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Geo-Engineering Against Climate Change: Seeding The Oceans With Iron May Not Address Carbon Emissions
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SYDNEY, Australia -- Numerous geo-engineering schemes have been suggested as possible ways to reduce levels of the greenhouse gas carbon dioxide in the atmosphere and so reduce the risk of global warming and climate change. One such technology involves dispersing large quantities of iron salts in the oceans to fertilize otherwise barren parts of the sea and trigger the growth of algal blooms and other photosynthesizing marine life. Photosynthesis requires carbon dioxide as its feedstock and when the algae die they will sink to the bottom of the sea taking the locked in carbon with them.

Unfortunately, present plans for seeding the oceans with iron fail to take into account several factors that could scupper those plans, according to Daniel Harrison of the University of Sydney Institute of Marine Science, NSW. Writing in the International Journal of Global Warming, Harrison has calculated the impact of iron seeding schemes in terms of the efficiency of spreading the iron, the impact it will most likely have on algal growth the tonnage of carbon dioxide per square kilometer of ocean surface that will be actually absorbed compared to the hypothetical figures suggested by advocates of the approach.

"If society wishes to limit the contribution of anthropogenic carbon dioxide to global warming then the need to find economical methods of carbon dioxide sequestration is now urgent," Harrison's new calculations take into account not only the carbon dioxide that will be certainly be sequestered permanently to the deep ocean but also subtracts the many losses due to ventilation, nutrient stealing, greenhouse gas production and the carbon dioxide emitted by the burning of fossil fuels to produce the iron salts and to power their transportation and distribution at sea.

His calculations suggest that on average, a single ocean iron fertilization will result in a net sequestration of just 10 tonnes of carbon per square kilometer sequestered for a century or more at a cost of almost US$500 per tonne of carbon dioxide. "Previous estimates of cost fail to recognize the economic challenge of distributing low concentrations of iron over large areas of the ocean surface and the subsequent loss processes that result in only a small net storage of carbon per square kilometer fertilized," says Harrison.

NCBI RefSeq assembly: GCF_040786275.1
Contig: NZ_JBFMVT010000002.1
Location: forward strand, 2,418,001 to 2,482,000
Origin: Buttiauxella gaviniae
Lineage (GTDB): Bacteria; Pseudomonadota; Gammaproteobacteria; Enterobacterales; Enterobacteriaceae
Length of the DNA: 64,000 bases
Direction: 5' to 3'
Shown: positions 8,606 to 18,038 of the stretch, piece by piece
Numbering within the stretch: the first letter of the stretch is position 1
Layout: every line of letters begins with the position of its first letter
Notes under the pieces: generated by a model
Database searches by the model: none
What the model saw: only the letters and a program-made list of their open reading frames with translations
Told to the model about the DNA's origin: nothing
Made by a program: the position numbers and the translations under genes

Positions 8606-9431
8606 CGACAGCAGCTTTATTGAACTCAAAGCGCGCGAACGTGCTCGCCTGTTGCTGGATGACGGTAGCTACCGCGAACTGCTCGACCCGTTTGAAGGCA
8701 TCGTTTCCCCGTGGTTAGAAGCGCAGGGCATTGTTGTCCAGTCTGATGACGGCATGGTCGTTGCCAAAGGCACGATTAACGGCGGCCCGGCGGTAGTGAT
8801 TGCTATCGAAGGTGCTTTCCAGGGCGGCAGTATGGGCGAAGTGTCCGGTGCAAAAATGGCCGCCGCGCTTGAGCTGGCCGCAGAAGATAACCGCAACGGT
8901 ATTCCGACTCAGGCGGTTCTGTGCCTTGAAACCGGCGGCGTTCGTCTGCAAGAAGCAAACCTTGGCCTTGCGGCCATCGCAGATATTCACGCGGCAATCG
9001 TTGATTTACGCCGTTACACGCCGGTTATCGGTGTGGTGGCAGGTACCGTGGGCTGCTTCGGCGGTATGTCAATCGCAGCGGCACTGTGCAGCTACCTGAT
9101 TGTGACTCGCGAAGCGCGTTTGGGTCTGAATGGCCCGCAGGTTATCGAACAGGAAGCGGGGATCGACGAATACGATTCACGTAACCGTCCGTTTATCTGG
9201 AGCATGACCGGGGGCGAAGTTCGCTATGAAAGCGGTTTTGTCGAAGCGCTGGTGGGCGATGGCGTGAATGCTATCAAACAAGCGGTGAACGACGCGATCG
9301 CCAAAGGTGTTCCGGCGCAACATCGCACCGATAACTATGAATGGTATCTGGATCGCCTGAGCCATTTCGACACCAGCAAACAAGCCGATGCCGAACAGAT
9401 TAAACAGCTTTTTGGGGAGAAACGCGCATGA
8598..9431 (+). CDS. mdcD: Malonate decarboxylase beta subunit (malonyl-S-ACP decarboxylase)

Others have addressed the maximum possible contribution by modeling and the generally accepted figure is around 1 billion tonnes of carbon, but those calculations do not take into account the losses discussed by Harrison. The real limit would be when the macro-nutrients are exhausted, what then is the flux of macro-nutrients into the iron limited regions per year? "Under ideal conditions the cost could be lowered and the efficiency increased but the availability of ideal conditions will be small," says Harrison.

Views expressed in this article do not necessarily reflect those of UnderwaterTimes.com, its staff or its advertisers.

Reader Comments

5 people have commented so far. cloud add your comment

Read about this idea several years back. Sounded like a possibility worth looking into. I think some monies should be sourced into the project myself for limited regional tests but boy good luck with the amount of political biologists with that one. I would love a job doing field test studies on algae blooms and microscopic organisms as it pertains to current and future amounts of CO2. Also a support position for the team in the field.
   comment# 2   - john mason · folsom, usa · Dec 20, 2012 @ 3:46am

It would not take much to use the current ships, that are moving goods to add just enough iron over a large area in small amounts to boost the up take of carbon. Oil tankers make round trips use them to seed the iron. It would be more effective adding a little at a time over very large areas. Cargo and oil ships often carry more goods one way than the other so a few hundred tons of iron should be little added cost to haul and spread. It would be spread or broadcast as the ship travels where it would anyway. So it may yet really work if in fact it is needed as a tool to take up some carbon.
   comment# 1   - Wade · USA · Dec 20, 2012 @ 11:17am

The original plan was to harvest the agae to produce fuel. Harvesting to be done by electro magnets. An area the size of the North Sea would produce enough fuel to proved the transportation needs of the planet perpetually.
   comment# 3   - Gerald Peterson · Mtn. View, HI USA · Dec 21, 2012 @ 12:04am

there is no co2 problem.its all fiction.whats next; charging to exhale? people should stop trying to improve what god created.climate change is not something new.it changes every hour.thats what weather is.up and down tempertures,not constant.
   comment# 4   - gary ligon · omaha,ne.usa · Dec 21, 2012 @ 2:50pm

This is a great news about Geo-Engineering Against Climate Change.
   comment# 5   - Marry · siliguri,India · Mar 23, 2013 @ 1:07am
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